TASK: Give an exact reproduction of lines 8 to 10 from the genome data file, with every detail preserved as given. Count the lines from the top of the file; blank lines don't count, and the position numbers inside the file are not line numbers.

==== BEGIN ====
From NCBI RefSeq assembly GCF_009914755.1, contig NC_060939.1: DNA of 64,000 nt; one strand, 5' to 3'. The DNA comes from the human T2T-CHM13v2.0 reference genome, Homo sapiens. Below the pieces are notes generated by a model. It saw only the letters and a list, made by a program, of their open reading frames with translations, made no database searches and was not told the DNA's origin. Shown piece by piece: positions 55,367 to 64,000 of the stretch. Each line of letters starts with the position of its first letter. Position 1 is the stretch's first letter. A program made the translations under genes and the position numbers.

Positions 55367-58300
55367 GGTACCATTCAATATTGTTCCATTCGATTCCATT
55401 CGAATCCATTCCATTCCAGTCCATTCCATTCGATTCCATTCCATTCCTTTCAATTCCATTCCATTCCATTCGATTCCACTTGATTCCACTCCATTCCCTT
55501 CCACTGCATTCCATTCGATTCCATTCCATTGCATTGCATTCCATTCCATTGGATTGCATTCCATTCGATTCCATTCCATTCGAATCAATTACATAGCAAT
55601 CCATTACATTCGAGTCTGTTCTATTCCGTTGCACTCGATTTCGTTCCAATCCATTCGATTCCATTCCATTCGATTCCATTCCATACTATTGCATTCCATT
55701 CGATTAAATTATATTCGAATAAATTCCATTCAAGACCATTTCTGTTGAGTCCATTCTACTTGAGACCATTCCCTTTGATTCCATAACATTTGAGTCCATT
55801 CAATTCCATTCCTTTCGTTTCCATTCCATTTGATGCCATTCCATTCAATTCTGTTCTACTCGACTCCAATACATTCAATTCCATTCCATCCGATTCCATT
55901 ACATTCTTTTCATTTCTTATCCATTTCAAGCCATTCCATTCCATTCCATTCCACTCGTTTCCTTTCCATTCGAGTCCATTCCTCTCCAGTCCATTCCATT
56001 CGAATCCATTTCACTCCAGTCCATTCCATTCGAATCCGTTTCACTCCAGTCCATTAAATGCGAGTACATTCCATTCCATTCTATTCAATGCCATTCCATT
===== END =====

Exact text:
55801 CAATTCCATTCCTTTCGTTTCCATTCCATTTGATGCCATTCCATTCAATTCTGTTCTACTCGACTCCAATACATTCAATTCCATTCCATCCGATTCCATT
55901 ACATTCTTTTCATTTCTTATCCATTTCAAGCCATTCCATTCCATTCCATTCCACTCGTTTCCTTTCCATTCGAGTCCATTCCTCTCCAGTCCATTCCATT
56001 CGAATCCATTTCACTCCAGTCCATTCCATTCGAATCCGTTTCACTCCAGTCCATTAAATGCGAGTACATTCCATTCCATTCTATTCAATGCCATTCCATT